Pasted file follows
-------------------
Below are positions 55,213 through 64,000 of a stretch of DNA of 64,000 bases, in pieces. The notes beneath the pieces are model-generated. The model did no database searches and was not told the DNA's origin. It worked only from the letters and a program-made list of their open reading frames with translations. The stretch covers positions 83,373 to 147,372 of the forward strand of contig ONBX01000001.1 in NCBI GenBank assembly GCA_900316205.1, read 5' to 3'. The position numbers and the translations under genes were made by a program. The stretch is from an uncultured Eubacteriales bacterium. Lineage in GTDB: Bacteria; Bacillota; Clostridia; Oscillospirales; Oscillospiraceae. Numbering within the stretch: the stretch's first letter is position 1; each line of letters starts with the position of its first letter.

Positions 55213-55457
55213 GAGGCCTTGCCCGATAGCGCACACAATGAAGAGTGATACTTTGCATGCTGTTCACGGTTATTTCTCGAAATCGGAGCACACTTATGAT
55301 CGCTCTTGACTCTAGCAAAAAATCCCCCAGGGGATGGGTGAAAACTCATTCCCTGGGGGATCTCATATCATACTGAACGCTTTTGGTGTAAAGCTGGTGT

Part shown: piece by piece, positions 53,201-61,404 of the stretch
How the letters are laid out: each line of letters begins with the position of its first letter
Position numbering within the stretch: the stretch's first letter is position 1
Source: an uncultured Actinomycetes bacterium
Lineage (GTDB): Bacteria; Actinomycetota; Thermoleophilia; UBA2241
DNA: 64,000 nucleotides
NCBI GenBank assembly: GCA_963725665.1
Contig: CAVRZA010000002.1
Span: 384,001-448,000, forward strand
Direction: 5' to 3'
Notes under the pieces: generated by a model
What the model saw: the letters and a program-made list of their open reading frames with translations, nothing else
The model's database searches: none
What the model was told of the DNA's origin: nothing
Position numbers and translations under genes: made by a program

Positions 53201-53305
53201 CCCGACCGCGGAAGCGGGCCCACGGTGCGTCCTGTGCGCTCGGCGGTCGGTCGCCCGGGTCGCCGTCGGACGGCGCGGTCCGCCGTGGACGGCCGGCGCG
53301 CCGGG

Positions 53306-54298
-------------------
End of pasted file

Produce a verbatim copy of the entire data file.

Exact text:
Below are positions 55,213 through 64,000 of a stretch of DNA of 64,000 bases, in pieces. The notes beneath the pieces are model-generated. The model did no database searches and was not told the DNA's origin. It worked only from the letters and a program-made list of their open reading frames with translations. The stretch covers positions 83,373 to 147,372 of the forward strand of contig ONBX01000001.1 in NCBI GenBank assembly GCA_900316205.1, read 5' to 3'. The position numbers and the translations under genes were made by a program. The stretch is from an uncultured Eubacteriales bacterium. Lineage in GTDB: Bacteria; Bacillota; Clostridia; Oscillospirales; Oscillospiraceae. Numbering within the stretch: the stretch's first letter is position 1; each line of letters starts with the position of its first letter.

Positions 55213-55457
55213 GAGGCCTTGCCCGATAGCGCACACAATGAAGAGTGATACTTTGCATGCTGTTCACGGTTATTTCTCGAAATCGGAGCACACTTATGAT
55301 CGCTCTTGACTCTAGCAAAAAATCCCCCAGGGGATGGGTGAAAACTCATTCCCTGGGGGATCTCATATCATACTGAACGCTTTTGGTGTAAAGCTGGTGT

Part shown: piece by piece, positions 53,201-61,404 of the stretch
How the letters are laid out: each line of letters begins with the position of its first letter
Position numbering within the stretch: the stretch's first letter is position 1
Source: an uncultured Actinomycetes bacterium
Lineage (GTDB): Bacteria; Actinomycetota; Thermoleophilia; UBA2241
DNA: 64,000 nucleotides
NCBI GenBank assembly: GCA_963725665.1
Contig: CAVRZA010000002.1
Span: 384,001-448,000, forward strand
Direction: 5' to 3'
Notes under the pieces: generated by a model
What the model saw: the letters and a program-made list of their open reading frames with translations, nothing else
The model's database searches: none
What the model was told of the DNA's origin: nothing
Position numbers and translations under genes: made by a program

Positions 53201-53305
53201 CCCGACCGCGGAAGCGGGCCCACGGTGCGTCCTGTGCGCTCGGCGGTCGGTCGCCCGGGTCGCCGTCGGACGGCGCGGTCCGCCGTGGACGGCCGGCGCG
53301 CCGGG

Positions 53306-54298